New York Pay Transparency Law Delayed

By Kris Janisch
Published May 17, 2022

New York Pay Transparency Law Delayed

New York’s pay transparency law has been pushed back several months.

New York’s pay transparency law has been delayed.

Initially, employers in New York were to begin posting salary ranges in job advertisements starting May 15, 2022.

However, city officials have pushed back the effective date to Nov. 1, 2022, and made some amendments to the ordinance.

As a reminder, employers will be required to provide a “good faith” estimate of pay ranges in an advertised job, promotion or transfer.

New York Pay Transparency Delayed/New Amendments

In addition to the effective date delay to November 2022, employers should note other changes made to the New York pay transparency law.

The law now applies only to jobs performed within New York City, including an employee’s home if they work remotely.

Regarding pay transparency, the city council changed the law to require salaries or hourly wages instead of “compensation.”

Employers also will not suffer penalties for an initial violation of the law as long as it is corrected within 30 days of receiving a complaint from the New York City Commission on Human Rights (NYCCHR). Subsequent violations, however, would not receive the same leeway.

Meanwhile, the NYCCHR has provided a two-page fact sheet regarding the law, which outlines specific employer requirements, including:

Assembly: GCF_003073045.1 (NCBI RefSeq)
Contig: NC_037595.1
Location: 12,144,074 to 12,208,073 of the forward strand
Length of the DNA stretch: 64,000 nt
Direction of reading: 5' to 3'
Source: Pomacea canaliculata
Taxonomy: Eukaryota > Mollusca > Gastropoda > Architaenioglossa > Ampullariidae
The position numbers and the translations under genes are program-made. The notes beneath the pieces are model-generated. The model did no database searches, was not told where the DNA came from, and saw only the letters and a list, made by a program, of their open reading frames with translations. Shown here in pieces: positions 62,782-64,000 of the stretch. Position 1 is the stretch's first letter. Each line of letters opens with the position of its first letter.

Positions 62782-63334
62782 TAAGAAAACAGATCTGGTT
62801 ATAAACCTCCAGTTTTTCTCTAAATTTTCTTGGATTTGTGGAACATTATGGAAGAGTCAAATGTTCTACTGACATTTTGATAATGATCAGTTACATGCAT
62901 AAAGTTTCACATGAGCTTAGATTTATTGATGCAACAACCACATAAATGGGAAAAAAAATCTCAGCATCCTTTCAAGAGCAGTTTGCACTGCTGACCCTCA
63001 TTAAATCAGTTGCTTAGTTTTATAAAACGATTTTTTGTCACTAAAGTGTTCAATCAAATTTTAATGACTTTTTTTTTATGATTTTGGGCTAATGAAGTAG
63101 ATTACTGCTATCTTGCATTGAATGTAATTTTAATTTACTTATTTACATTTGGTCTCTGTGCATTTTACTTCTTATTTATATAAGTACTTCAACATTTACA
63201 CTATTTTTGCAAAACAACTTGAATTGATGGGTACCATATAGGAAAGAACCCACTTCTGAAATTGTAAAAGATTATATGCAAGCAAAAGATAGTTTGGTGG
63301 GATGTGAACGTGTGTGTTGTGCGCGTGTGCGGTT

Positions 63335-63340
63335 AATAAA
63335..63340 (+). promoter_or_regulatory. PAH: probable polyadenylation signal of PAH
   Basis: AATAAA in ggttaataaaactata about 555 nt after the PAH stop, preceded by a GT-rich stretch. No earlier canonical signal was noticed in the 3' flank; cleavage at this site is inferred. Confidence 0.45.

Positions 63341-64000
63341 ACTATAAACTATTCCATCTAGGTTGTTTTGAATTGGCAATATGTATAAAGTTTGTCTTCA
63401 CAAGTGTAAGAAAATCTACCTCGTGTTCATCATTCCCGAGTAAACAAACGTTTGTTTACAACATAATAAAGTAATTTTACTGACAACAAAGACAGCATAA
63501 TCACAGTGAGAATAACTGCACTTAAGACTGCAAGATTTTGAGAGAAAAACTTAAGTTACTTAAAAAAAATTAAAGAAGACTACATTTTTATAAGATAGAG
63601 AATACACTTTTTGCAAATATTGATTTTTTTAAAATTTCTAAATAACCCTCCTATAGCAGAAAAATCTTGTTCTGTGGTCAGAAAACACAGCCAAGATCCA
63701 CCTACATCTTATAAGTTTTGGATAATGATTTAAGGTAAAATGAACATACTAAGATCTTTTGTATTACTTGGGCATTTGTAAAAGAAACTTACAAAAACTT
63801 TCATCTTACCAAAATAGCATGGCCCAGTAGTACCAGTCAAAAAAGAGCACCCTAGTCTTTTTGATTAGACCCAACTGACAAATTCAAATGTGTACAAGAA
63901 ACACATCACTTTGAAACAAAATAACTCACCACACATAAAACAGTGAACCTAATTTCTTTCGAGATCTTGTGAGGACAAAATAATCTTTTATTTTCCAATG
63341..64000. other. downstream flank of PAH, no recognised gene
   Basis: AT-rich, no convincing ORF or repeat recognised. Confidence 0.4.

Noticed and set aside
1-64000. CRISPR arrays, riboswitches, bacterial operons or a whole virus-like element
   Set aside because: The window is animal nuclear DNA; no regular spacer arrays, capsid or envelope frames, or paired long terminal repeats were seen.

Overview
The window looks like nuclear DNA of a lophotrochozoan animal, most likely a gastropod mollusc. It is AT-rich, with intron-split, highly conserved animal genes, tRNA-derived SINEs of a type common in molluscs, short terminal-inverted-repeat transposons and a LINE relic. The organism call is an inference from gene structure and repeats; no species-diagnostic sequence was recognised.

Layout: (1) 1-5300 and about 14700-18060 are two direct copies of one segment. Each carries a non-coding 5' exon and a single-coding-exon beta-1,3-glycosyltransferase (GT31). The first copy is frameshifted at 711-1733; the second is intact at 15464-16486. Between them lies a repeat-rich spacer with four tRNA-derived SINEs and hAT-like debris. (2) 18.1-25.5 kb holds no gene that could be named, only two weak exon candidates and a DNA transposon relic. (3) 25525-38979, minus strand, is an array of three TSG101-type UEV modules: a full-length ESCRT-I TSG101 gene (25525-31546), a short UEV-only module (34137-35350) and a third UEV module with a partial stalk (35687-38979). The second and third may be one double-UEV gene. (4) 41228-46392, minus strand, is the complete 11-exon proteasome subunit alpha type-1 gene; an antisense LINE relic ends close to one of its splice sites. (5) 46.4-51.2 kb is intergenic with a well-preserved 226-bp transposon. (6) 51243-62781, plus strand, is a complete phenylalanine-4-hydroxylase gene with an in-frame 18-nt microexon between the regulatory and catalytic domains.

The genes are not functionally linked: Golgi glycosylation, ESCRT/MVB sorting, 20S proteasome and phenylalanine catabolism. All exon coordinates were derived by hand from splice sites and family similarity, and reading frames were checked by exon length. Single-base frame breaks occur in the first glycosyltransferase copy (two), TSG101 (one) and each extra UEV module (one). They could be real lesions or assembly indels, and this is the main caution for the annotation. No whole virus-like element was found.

• Employers must post maximum and minimum salary ranges, not “$15 an hour and up” or “maximum $50,000 per year”
  • Salary does not include other compensation, such as health insurance, paid time off, 401(k) plans, etc.
  • The law also applies to promotions or transfer opportunities
  • Clarification regarding employment agencies and temporary help firms

Lastly, covered listings include postings on internal bulletin boards, internet advertisements, printed flyers distributed at job fairs and newspaper advertisements. The law does not prohibit employers from hiring without using an advertisement or require employers to create an advertisement in order to hire.

Pay Transparency Laws Elsewhere

Pay transparency laws have been a growing trend of late.

In March 2022, Washington state passed a pay transparency law that requires employers with 15 or more workers to disclose the salary range, or wage scale, and a description of all benefits and other compensation in job posting. It takes effect Jan. 1, 2023.

Colorado also has a law that requires employers to include compensation in job postings, notify employees of promotional opportunities, and keep job description and wage rate records.

Elsewhere, pay ranges must be provided upon request, including California, Connecticut and Maryland. Nevada and Rhode Island also have a form of pay transparency laws on the books, as do the Ohio cities of Cincinnati and Toledo.

And, as of this writing, legislation is pending in four jurisdictions:

  • Massachusetts
  • South Carolina
  • Tennessee
  • Washington, D.C.


Even with the delay until Nov. 1, 2022, employers in New York City with four or more workers should review the specifics of the pay transparency law to ensure compliance.

That could mean:

  • Auditing salary ranges
  • Determining jobs performed in New York
  • Ensuring job posting procedures follow the new law
  • Communicating the law with applicable company stakeholders

This Employment Law News blog is intended for market awareness only, it is not to be used for legal advice or counsel.

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